Merino Wool Industry has Challenges Ahead

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The Australian wool industry is facing one of the most challenging times in its history and many fear it could struggle to bounce back.

 

At the forefront of these challenges is the wool market, which is currently in the midst of its three-week winter recess, following a tumultuous 2019/20 season which saw it tumble 605 cents a kilogram or 35.3 per cent on the previous season.

 

Wool growers were clearly unsatisfied with the prices being offered, passing in 17pc of the offering, leading to a total season turnover of $1.973 billion, compared to $3.192 billion the season before.

 

And while COVID-19 and its associated lockdown measures have been blamed for the volatile season, some industry experts believe there are bigger issues that will affect the viability of the industry long term.

 

Mecardo managing director Robert Herrmann said the wool industry had been battling in a “fight for acres” for a number of years, which had been less problematic when wool prices had been at record highs in recent years.

 

But Mr Herrmann said the recent plummeting of the wool price could see more wool producers moving into prime lamb enterprises, or even out of sheep altogether.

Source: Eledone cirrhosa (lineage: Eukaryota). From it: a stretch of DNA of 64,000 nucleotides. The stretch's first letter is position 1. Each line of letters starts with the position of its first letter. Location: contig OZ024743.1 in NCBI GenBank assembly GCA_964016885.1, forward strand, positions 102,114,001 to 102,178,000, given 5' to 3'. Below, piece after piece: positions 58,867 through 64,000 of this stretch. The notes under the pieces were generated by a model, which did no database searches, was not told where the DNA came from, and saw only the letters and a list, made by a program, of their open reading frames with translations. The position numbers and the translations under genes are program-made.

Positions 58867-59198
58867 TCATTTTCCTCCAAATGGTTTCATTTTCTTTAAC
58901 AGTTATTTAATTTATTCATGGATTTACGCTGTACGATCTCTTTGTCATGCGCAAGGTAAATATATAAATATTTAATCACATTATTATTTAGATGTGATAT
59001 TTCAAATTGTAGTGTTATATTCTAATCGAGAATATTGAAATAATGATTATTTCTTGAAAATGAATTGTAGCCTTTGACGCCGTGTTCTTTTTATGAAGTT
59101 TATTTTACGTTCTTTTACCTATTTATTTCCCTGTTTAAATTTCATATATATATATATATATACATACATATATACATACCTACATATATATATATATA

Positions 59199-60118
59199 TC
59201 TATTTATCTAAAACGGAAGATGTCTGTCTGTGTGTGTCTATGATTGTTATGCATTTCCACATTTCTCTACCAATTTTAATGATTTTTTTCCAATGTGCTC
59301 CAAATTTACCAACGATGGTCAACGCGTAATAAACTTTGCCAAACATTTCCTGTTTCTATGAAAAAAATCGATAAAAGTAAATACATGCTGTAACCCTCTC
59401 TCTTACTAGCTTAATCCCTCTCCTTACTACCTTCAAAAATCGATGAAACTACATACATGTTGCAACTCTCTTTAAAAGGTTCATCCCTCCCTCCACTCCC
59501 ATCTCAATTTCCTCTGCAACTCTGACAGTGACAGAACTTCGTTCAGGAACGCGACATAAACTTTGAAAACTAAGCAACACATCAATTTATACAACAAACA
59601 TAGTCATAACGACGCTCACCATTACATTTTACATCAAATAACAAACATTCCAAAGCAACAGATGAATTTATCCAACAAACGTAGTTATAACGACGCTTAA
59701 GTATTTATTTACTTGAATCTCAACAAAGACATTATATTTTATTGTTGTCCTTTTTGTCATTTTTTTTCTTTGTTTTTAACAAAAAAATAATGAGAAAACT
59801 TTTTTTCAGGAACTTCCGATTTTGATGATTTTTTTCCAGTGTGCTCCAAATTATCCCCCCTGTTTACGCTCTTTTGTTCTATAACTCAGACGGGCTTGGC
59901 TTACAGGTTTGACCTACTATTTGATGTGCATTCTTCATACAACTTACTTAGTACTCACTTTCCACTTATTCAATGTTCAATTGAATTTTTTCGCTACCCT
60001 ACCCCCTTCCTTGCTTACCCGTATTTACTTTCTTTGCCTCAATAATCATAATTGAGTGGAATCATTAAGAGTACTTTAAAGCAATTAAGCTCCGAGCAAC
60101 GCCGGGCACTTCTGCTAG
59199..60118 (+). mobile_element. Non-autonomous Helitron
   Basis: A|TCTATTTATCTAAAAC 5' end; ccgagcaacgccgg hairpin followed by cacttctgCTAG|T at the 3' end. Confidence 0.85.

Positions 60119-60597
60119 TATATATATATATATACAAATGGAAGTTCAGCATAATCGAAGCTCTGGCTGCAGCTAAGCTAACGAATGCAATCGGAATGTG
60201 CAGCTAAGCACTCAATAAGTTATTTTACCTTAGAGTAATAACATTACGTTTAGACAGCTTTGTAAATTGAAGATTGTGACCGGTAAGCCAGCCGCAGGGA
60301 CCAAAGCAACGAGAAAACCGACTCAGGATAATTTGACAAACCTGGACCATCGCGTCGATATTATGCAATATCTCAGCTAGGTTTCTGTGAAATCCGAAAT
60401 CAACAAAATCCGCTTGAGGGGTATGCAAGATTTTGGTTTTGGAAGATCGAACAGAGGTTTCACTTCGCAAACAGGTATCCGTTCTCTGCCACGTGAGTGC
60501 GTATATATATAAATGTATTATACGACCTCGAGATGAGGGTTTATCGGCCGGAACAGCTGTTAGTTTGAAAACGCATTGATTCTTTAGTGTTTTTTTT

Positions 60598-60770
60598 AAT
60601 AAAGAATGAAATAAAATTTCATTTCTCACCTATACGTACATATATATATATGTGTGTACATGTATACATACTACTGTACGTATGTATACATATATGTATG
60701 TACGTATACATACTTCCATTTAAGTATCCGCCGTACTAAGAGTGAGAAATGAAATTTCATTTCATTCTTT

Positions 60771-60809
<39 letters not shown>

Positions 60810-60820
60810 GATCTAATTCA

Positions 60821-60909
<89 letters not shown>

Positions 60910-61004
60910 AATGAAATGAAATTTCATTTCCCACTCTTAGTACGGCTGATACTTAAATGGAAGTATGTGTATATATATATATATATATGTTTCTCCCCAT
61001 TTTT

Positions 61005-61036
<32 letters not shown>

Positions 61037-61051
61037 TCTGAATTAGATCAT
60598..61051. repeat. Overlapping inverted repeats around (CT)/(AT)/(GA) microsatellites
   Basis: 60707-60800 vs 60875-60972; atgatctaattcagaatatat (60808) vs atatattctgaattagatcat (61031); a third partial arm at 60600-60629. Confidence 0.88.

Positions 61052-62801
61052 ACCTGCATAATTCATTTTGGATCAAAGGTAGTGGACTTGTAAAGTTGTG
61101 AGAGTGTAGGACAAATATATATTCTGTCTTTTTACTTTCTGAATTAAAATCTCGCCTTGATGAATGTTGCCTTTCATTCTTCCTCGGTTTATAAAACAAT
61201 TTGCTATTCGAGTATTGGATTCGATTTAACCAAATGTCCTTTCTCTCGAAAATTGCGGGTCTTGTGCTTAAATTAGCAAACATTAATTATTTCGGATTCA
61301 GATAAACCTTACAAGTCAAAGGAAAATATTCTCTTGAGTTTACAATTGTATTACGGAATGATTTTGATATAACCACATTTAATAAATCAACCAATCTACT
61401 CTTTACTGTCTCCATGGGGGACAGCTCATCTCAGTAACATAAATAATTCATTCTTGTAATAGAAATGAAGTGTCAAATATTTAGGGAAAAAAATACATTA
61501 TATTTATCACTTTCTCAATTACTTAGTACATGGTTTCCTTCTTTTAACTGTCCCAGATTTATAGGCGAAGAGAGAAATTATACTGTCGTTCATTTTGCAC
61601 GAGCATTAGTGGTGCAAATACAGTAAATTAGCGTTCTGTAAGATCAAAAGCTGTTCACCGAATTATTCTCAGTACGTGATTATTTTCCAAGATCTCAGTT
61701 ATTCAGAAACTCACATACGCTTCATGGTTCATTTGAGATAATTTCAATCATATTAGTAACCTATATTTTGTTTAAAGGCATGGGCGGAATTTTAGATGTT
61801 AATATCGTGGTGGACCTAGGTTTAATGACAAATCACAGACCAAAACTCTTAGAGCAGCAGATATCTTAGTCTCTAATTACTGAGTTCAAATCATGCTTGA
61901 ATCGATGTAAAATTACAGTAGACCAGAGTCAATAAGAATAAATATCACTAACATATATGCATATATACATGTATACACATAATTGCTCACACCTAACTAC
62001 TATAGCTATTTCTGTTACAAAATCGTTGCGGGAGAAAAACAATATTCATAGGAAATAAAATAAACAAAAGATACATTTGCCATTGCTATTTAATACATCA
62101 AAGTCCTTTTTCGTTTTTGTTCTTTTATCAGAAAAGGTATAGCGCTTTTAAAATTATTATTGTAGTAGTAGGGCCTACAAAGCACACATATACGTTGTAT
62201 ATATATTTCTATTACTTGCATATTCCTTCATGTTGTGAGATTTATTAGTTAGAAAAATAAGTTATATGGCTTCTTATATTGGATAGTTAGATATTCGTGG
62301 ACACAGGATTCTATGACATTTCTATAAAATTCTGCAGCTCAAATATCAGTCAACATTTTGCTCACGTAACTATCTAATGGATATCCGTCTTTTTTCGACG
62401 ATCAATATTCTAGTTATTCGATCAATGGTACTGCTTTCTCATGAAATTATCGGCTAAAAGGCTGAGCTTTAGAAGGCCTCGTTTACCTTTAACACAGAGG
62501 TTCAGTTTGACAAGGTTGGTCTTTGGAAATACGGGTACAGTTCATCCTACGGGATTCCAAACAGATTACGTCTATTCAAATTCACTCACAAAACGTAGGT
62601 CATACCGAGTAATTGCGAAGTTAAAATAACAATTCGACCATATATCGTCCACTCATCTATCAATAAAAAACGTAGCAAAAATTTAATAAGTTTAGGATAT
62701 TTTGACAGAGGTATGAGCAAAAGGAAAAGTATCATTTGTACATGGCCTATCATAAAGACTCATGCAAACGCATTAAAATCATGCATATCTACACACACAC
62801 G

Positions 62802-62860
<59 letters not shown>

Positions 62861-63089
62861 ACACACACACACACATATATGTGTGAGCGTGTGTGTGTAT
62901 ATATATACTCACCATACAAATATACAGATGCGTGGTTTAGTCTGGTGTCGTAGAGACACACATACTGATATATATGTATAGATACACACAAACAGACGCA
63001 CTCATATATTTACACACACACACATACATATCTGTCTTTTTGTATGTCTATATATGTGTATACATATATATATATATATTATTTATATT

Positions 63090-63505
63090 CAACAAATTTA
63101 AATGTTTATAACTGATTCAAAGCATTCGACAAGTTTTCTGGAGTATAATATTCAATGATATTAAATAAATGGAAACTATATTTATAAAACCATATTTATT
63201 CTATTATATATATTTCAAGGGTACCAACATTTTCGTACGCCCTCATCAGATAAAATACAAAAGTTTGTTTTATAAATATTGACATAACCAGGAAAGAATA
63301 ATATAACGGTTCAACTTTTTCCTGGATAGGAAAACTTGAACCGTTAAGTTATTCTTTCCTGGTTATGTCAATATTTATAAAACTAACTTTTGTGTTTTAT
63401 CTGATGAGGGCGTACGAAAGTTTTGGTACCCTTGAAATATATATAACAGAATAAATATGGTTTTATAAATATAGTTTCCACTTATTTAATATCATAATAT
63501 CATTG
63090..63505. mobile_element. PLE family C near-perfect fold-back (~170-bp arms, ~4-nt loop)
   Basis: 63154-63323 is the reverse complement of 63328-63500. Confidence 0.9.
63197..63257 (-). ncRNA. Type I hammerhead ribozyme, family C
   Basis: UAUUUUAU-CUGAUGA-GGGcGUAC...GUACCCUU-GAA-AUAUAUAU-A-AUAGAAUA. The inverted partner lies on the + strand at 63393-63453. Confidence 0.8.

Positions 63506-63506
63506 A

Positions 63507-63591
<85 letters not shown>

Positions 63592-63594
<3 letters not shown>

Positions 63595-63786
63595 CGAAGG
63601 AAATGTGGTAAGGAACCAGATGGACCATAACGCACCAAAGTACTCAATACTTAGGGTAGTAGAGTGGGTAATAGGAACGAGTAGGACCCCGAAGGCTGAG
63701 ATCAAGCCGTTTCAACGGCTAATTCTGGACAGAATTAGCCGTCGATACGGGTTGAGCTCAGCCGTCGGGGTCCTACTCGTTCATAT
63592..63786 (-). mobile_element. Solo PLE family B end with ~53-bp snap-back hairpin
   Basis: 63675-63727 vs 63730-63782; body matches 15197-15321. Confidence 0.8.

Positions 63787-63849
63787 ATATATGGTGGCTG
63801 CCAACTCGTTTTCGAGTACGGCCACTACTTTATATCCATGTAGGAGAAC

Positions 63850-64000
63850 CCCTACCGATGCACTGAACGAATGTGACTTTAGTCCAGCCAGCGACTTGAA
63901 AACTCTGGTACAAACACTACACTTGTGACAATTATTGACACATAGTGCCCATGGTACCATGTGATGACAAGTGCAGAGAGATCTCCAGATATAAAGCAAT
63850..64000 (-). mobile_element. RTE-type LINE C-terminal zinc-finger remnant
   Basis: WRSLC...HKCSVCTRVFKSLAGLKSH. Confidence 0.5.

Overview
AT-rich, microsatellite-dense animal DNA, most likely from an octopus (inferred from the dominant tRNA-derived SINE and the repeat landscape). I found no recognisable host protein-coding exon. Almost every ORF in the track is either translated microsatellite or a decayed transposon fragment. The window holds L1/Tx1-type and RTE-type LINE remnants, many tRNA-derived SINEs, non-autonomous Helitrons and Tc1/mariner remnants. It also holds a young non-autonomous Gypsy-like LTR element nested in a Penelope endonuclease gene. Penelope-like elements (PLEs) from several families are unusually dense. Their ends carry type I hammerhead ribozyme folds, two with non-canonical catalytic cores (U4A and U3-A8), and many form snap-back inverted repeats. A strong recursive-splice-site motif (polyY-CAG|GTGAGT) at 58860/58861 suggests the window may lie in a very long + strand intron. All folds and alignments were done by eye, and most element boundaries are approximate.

“The original fight for acres came from the problem the sheep industry was having in retaining sheep numbers against the expanding cropping industry,” he said.

 

“But we didn’t see that as a looming problem before the wool market fell over.”

With drought breaking in a lot of the country and a good break following, he said many sheep producers would be in the midst of or thinking about restocking.

 

“The question will be what sort of stock these farmers are going to run with,” he said.

“We know that when the relationship of the wool price to lamb price changes to negative, then the following year we have an increased mating of ewes for prime lamb.”

 

He said this meant there would most likely be more prime lambs on the ground next year, with the percentage of Merino lambs declining, but he said time would tell whether these were short-term or long-term decisions being made by producers.

 

“The response to markets will be short term but it will become longer term if that relationship between wool and lamb prices stays at the levels it is at now,” he said.

 

“And that’s happening now for a logical reason – the world continues to consume food but might not continue to buy the luxury items that wool fits into.”

 

So is there anything the wool industry can do to buck this trend?

 

Mr Herrmann said matching the innovation being seen in the cropping industry would help.

“A good example would be, if you were to ask a Marcus Oldham student what they were doing after graduating, many would say cropping,” he said.

 

“And if you said to them, ‘well you’re going to have to do your harvest by picking up a 180-pound bag of wheat 500 times a day and throwing it on the back of your truck’, so there’s no bulk handling, no augers and no sitting back in the open air header with the air con on, well that wouldn’t be as attractive as an option.

 

“The sheep and wool industry needs to match the grain and lamb industry progress, otherwise the excitement of other alternatives will continue to eke away at traditional Merino sheep acres.”